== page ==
When you see this gin on the shelf of any store, you look carefully at the label, and you think «he paints a boar on a gin label» which ingredient is sure that many people will not guess. Why an unusual ingredient in gin how is the black truffle.

It all starts with two friends Torsten Boschert and Hannes Schmidt who were passionate about gin and wanted to have their own. Later they would be joined by Markus Kessler, who already had experience as a Master distiller in his family business.

Distilled and bottled by hand in the Black Field Boar Distillery, rooted since 1844, in Bad Petersal, southern Germany. Distillation is a very old tradition, since in Germany there are about 1000 distilleries, almost all are family businesses, but very few go back to the beginning of the 19th century.

Handmade and distilled in small batches and with mineral-rich spring water and botanicals wildly cultivated and carefully selected make their composition something very special.

Flavored with juniper and citrus, although herbs such as thyme and lavender are also noted. With a delicate and balanced aroma, which reveals white pepper and a subtle residue of fir resin.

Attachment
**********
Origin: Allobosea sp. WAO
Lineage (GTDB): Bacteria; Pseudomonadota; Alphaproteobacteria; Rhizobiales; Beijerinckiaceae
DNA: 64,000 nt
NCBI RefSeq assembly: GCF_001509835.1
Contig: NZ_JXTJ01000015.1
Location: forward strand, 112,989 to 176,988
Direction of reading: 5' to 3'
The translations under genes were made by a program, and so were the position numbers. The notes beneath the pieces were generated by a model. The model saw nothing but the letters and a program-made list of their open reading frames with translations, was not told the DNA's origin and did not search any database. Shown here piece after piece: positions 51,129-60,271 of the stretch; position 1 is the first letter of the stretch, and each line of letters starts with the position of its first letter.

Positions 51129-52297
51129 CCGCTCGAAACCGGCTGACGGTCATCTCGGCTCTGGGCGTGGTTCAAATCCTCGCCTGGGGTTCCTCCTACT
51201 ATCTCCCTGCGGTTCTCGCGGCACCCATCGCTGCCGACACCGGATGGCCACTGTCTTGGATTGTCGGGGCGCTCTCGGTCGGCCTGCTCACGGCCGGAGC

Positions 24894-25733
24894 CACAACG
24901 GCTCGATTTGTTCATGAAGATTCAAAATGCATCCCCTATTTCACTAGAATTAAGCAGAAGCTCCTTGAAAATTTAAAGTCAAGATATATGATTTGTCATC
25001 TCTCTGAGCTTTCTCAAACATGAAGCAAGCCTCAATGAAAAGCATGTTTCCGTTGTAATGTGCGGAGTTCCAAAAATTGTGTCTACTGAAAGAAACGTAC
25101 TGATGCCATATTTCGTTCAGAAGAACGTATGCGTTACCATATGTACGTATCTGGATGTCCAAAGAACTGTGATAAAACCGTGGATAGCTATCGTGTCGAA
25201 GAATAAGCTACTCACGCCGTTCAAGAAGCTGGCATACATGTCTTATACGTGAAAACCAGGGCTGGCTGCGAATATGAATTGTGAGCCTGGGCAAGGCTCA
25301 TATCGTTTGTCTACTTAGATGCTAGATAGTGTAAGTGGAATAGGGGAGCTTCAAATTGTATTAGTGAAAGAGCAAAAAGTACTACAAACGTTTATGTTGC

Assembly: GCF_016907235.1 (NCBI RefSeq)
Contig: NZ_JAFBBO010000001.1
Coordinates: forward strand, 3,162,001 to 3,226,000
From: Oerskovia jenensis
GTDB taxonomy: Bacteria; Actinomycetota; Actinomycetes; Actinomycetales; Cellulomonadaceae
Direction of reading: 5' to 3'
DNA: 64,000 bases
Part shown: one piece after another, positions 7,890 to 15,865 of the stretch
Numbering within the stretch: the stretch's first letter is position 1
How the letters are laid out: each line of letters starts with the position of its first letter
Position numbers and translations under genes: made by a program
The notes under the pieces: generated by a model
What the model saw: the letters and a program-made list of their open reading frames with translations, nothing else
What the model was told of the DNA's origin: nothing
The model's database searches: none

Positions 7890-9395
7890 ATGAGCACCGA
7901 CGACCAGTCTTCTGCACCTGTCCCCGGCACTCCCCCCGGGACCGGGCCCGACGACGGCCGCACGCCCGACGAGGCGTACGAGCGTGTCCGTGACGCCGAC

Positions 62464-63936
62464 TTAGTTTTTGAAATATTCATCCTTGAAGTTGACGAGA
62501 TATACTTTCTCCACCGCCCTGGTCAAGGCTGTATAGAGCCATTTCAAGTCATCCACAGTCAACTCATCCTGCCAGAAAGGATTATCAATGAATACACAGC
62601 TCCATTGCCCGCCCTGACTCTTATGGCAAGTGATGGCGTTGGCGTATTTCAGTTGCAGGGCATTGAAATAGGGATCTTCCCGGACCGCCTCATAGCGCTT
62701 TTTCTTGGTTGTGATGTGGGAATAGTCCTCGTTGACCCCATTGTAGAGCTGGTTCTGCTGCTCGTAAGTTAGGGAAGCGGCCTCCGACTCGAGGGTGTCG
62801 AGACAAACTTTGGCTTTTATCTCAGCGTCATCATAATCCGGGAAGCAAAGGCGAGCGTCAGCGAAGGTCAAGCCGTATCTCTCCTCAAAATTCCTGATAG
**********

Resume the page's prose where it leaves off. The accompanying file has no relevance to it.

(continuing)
In the end a subtle touch of eucalyptus, along with the juniper and a pinch of pepper. In the background you can distinguish the truffle, from the Black Forest, the star ingredient of this gin.







Lemon peel


Pepper berries

Black truffle

Featured botanist

Lemon Grass

It is a genus of plants in the family of poeceae with about 55 species native to the warm and tropical regions of Asia. It is a type of perennial grass. It is known as lemon grass in Panama, lemon or lemon grass in Colombia, straw cedron in Bolivia, malojillo or malojillo in Venezuela and lemon grass in Honduras, El Salvador, Costa Rica, Nicaragua and Mexico. In the Dominican Republic it is called limoncillo, in northwestern Argentina it is called Cedrón grass. In the western part of Cuba it is called Santa cane and in the eastern lemongrass or feverfew. In Paraguay it is known as cedron kapi-i It is also known as lemon tea, lemongrass, lemongrass or citronella grass. In Ecuador and Peru it is known as luisa grass. It should not be confused with Cedrón or Aloya citriador. They are perennial plants polygamous with solid stems. Generally aromatic leaves with a lemon smell when crushed, a lily membrane adaptation ligule, linear, flattened sheets. Inflorescence as a pair of short clusters, clusters aggregated in a composite paniculate, false, dense, spathe cea, terminal, rachis articulated above basal pair with similar spikelets. Lemon grass is widely used in Asia as an herb, particularly in Thailand, Laos, Sri Lanka and Caribbean cuisine. It has a flavor and aroma similar to lemon and can be dried or sprayed fresh. The stem is difficult to digest, except the inside. However, it can be finally grinded while preserving the aromatic oil. The main constituent of lemongrass oil is citral.

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